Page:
IMF: Worst yet to come

The International Monetary Fund (IMF) supports rescue plans but warns that the banks will have greater losses.

Tuesday, October 7, 2008


The IMF warned that losses related to loans in the US and financial assets linked to these could reach $1.4 trillion.
In a report published on Tuesday, the IMF says that it will be necessary to invest more public resources in order to guarantee a return to financial stability.
The report says that the global financial system is going through an "unprecedented period of turbulence" and predicts that banks will have greater losses.

More on this topic

The Lehman effect on Honduras

September 2008

"The global financial crisis has cause the main investment bank in the US to go bankrupt and will produce an strong impact on the Honduras' weak economy.

"Economic growth will stop, limiting access to credit and as a result the upward trend of interest rates will continue," the ex-president of the Central Bank of Honduras, Maria Elena Mondragon, warned.

The Lehman effect on Guatemala

September 2008

Experts predict that the American financial crisis will be felt through fewer credit flows, foreign investment, exports and remittances.

The National financial system is not showing signs of infection. Jose Angel Lopez, president of the Banking Association of Guatemala (ABG), indicated that the banks have their investments in the Central Bank, in government bonds, credits and other assets, hence their exposure to the American banks is minimum.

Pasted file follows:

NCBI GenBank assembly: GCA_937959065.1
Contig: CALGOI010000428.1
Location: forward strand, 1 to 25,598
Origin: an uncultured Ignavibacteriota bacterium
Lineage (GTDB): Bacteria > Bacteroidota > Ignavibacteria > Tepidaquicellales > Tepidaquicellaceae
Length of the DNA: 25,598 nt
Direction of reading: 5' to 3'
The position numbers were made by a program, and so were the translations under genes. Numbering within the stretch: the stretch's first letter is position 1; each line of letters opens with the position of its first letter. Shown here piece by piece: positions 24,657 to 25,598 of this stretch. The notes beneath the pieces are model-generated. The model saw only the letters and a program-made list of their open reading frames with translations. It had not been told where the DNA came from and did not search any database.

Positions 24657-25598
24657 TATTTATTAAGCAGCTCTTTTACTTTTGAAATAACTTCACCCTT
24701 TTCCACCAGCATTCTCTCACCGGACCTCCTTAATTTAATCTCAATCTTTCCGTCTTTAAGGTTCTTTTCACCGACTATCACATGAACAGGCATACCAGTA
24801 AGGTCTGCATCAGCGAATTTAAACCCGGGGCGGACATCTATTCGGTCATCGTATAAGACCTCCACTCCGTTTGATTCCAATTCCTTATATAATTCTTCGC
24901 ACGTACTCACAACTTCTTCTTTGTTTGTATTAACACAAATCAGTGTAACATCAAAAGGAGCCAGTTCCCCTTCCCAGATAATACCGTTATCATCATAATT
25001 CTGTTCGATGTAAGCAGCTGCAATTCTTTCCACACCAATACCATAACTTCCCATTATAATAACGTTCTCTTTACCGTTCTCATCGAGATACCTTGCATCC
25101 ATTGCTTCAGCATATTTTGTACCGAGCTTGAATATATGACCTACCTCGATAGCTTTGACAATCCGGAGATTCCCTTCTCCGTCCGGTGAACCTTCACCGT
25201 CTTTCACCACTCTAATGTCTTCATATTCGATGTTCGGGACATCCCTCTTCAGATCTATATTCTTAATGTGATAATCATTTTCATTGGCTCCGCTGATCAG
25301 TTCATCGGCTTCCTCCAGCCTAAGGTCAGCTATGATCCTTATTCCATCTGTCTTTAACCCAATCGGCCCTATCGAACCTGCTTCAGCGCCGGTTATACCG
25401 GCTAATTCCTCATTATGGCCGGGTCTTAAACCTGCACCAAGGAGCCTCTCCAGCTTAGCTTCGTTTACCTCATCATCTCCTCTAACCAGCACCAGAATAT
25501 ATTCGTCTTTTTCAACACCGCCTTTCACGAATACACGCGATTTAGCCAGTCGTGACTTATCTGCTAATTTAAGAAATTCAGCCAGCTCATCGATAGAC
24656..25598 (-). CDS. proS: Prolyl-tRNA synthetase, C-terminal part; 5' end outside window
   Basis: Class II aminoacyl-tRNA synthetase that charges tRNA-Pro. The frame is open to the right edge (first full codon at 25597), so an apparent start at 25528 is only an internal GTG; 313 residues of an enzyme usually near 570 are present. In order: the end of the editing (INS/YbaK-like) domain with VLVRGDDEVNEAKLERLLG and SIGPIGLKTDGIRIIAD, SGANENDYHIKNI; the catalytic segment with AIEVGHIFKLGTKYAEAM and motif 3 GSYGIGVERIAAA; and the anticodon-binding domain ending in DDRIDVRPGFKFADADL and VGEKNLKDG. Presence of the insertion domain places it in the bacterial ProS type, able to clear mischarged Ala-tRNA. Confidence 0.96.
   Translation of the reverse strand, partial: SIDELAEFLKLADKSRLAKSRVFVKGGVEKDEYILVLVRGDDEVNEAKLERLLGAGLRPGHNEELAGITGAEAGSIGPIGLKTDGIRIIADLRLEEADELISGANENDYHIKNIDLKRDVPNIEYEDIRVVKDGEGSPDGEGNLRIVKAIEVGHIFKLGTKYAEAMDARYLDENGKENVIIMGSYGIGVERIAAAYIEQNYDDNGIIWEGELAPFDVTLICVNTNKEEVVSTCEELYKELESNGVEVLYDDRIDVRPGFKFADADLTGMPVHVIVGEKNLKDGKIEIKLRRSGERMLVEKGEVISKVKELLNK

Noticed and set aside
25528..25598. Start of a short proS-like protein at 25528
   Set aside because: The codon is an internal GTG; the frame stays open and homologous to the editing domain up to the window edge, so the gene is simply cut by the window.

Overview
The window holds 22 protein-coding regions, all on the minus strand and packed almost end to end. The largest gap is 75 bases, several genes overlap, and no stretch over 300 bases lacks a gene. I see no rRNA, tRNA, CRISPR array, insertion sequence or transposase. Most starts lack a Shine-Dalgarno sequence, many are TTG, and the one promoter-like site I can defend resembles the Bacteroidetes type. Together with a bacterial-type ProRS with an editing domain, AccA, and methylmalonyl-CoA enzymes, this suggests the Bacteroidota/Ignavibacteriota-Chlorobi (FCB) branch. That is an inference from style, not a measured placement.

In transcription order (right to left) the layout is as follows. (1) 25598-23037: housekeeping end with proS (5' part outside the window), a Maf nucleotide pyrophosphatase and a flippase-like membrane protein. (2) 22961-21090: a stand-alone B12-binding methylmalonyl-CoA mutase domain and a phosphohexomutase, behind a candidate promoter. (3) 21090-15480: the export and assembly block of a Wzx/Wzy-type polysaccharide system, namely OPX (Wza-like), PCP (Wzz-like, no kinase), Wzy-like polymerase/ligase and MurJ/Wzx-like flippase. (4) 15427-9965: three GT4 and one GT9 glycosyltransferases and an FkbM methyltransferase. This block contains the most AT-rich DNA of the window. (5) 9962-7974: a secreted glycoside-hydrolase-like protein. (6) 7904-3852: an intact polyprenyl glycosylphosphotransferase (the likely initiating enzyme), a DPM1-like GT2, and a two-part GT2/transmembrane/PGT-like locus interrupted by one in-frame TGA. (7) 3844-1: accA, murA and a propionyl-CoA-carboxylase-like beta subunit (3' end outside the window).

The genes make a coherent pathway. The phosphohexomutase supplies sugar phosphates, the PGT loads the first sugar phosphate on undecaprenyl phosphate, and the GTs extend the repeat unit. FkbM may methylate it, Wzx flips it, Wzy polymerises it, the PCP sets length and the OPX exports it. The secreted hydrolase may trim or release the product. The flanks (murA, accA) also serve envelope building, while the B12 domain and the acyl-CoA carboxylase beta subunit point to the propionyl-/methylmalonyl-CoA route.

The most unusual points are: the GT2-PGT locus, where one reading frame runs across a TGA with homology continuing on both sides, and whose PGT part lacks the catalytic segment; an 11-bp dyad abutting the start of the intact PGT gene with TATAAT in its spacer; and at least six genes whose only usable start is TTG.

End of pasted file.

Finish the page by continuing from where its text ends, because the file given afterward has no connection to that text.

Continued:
Direct impact of US crisis in Guatemala ruled out

September 2008

Banking monetary and authorities in the country have ruled out a direct impact on Guatemala's economy.

Banking executives agree that the economic situation in the country is uncertain; nonetheless, they need to keep a close eye on what is happening in the American financial market.

The Lehman effect on Costa Rica

September 2008

Analysts and economic gurus are forecasting a dark future for the Costa Rican economy, after the failure of Lehman Brothers.

Things could get worse with the announce on Sunday of the sudden sale of Merrill Lynch, in which the Central Bank of Costa Rica probably has some assets, to Bank of America.

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